I still see Haiti as an island most foul, but a knockout documentary called Ghosts of Cite Soleil, a kind of Cain-and-Abel story that was filmed just before, during and after the overthrow of Haitian president Jean Bertrand Aristide in March 2004, has added a new dimension.
The real-life 2pac and Lele as they appear in Asger Leth’s Ghosts of Cite Soleil
I now see Haiti as less of a Ground Zero for abstract political terror and more of a place where people on the bottom rung are trying to live and breathe and create their own kind of life-force energy as a way of waving away the constant hoverings of doom.
In short, this excellent 88-minute film, directed by Asger Leth (the son of Danish filmmaker Jorgen Leth), adds recognizable humanity to a culture that has seemed more lacking in hope and human decency than any other on earth. I saw it at the Wilshire Screening Room two and a half days ago, and it’s been a kind of growth experience for me. I feel like I almost “get” Haiti now, and I haven’t stopped telling people about it since.
Everyone will say that Ghosts is City of God but in ‘real’ verite terms…and it is that, of course. But it’s less about violent street crime than stink-from-the-head Haitian politics, and it explores an unusual romantic triangle between a white French female relief worker namd Lele and two gangster brothers, 2pac and Bily (not “Billy”), and it has a tragic ending that touches you as much as any well-crafted Hollywood tearjerker could…and yet it happened all on its own.
2pac and Bily are in no way the “good guys,” but in a way they are. They wave guns around and talk all the time about defending their territory or making an enemy back off or perhaps having to kill each other, but somehow the film makes them seem like half-sympathetic pawns…somewhat vulnerable sociopaths desperately trying to escape from their cage.
The brothers were leaders of gangs (there were five altogether, all of them known as “the Chimeres”, which is French for “ghosts”) who were being paid big money by the Aristide government to rough up or in some cases eliminate political oppo- nents. Director George Hickenlooper (Factory Girl), who invited me to Sunday’s screening in his capacity as one of the doc’s exec producers, said 2pac and Bily received “hundreds of thousands” of dollars.
When Aristide was finally forced out of office 2pac and Bily were suddenly targets of the new guys in power who wanted to get rid of all remnants of Aristide’s reign, including the “muscle.”
What was special in the making of Ghosts of Cite de Soleil was that Leth had totally open access to both brothers (as well as their government opponents), and also that life played out like a story written by a skilled dramatist.
This is precisely what Ghosts of Cite de Soleil could be the next time — a dramatic movie shot on location in Haiti with actors, a script, grips, electricians, etc.
On Monday I spoke with Cary Woods, the doc’s executive producer, who agreed that Ghosts of Cite Soleil could become a mainstream feature because (and this is primarily me talking) it has all the Shakespearean elements: poverty, political warfare, corruption, the cycle of violence, Cain and Abel, a romantic triangle, and a tragic finale.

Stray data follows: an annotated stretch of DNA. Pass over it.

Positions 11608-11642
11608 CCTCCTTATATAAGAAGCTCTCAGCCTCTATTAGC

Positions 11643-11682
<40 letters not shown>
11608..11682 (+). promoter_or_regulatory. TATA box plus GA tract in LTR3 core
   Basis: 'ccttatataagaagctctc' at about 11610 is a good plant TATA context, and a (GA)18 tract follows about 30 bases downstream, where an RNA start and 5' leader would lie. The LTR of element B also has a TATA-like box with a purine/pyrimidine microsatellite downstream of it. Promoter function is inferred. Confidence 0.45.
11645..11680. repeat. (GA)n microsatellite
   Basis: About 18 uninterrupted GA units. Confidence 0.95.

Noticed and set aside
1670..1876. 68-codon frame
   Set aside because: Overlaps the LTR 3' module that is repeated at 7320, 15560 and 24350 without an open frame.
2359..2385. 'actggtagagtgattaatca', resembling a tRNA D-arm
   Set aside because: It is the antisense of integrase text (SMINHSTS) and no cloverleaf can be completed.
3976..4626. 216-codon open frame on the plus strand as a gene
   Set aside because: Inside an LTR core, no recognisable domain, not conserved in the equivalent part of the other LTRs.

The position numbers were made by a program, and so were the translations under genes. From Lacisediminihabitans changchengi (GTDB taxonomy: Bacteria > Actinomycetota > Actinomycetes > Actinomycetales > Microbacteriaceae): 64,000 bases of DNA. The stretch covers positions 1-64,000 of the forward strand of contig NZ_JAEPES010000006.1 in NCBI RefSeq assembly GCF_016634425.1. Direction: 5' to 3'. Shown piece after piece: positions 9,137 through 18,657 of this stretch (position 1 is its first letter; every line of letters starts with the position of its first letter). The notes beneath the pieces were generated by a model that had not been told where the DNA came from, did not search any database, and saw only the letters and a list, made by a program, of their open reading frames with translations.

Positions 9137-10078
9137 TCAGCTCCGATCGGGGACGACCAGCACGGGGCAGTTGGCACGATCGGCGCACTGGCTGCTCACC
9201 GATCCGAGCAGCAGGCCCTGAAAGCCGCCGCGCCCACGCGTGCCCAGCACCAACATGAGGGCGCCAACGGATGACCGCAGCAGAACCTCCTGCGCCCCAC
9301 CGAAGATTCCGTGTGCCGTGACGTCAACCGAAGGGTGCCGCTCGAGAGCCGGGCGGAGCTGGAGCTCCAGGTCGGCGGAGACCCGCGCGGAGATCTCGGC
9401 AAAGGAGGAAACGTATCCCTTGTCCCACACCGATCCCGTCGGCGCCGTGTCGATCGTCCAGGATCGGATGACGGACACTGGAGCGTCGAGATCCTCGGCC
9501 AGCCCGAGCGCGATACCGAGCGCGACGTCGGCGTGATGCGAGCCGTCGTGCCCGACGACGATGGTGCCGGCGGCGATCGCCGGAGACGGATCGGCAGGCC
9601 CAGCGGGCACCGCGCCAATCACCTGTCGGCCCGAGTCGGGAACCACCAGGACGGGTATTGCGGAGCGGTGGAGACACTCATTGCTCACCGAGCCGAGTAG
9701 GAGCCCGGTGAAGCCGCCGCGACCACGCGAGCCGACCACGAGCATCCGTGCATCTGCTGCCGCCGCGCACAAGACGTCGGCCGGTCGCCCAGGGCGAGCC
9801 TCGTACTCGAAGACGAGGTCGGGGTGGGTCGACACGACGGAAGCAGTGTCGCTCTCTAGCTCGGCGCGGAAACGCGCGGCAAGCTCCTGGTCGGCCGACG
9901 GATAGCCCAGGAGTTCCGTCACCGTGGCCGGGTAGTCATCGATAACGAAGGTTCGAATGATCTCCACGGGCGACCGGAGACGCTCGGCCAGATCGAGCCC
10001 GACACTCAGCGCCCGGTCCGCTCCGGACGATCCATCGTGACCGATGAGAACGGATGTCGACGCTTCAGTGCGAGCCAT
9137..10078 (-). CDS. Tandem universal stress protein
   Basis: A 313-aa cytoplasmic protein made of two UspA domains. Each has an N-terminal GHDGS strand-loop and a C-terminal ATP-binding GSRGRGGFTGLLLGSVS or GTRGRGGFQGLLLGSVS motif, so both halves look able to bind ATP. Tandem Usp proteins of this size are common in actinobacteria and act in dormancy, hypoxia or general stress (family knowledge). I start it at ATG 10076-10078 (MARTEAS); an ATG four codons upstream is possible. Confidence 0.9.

And as a scripted feature it could get a bit more into the warring-brothers- sleeping-with-the-same-woman thing, which the doc doesn’t really run with.
Woods told me that a certain big-name actress has expressed interest in playing the Lele character if and when a script is written and a film is up and rolling, and then producer Seth Kanegis called me from somewhere in the Caribbean Tuesday afternoon and said Woods is looking to hire a distinguished, big-name writer to do the screenplay.
This would be a perfect feature for Oliver Stone, Alejandro Gonzalez Innaritu, Werner Herzog…any director who could take the grit and social squalor of Haiti’s Cite de Soleil and reenact the story with feeling and realism.
The thing that needs to happen right now is for Ghosts of Cite Soleil to be accep- ted into the Cannes Film Festival’s Director’s Fortnight section so the festival-scout community can see it and talk it up. And then it should go to Toronto Film Festival in September, which would probably lead to some kind of distribution deal.
A film like this can only do what it can do. Film buffs and admirers of hot-button filmmaking and drama-in-the-rough will go for it, but some movigeoers would probably have a bit of difficulty with a film of this sort…a raw-looking, hand-held video piece about killings and squalor and interracial sex.
Ghosts executive producer Cary Woods
The feature that could come from this — that’s the thing. But there are miles to go before that happens…if it happens at all. Life is a gamble and movies are about rolling stones slowly uphill.
I haven’t mentioned the Wylcef Jean hip-hop on the soundtrack (the Haitian-born musician is also one of the film’s exec producers) and 2pac’s seeing himself as a burgeoning hip-hopper and his dream of becoming a musician-star. A Wyclef Jean soundtrack CD of some kind would, I understand, be part of the Ghosts package when and if it opens theatrically. I’m not 100% sure about this, but it would make sense.
Look for more about this film in the coming months, as it was one of the most heavily-buzzed films of the festival.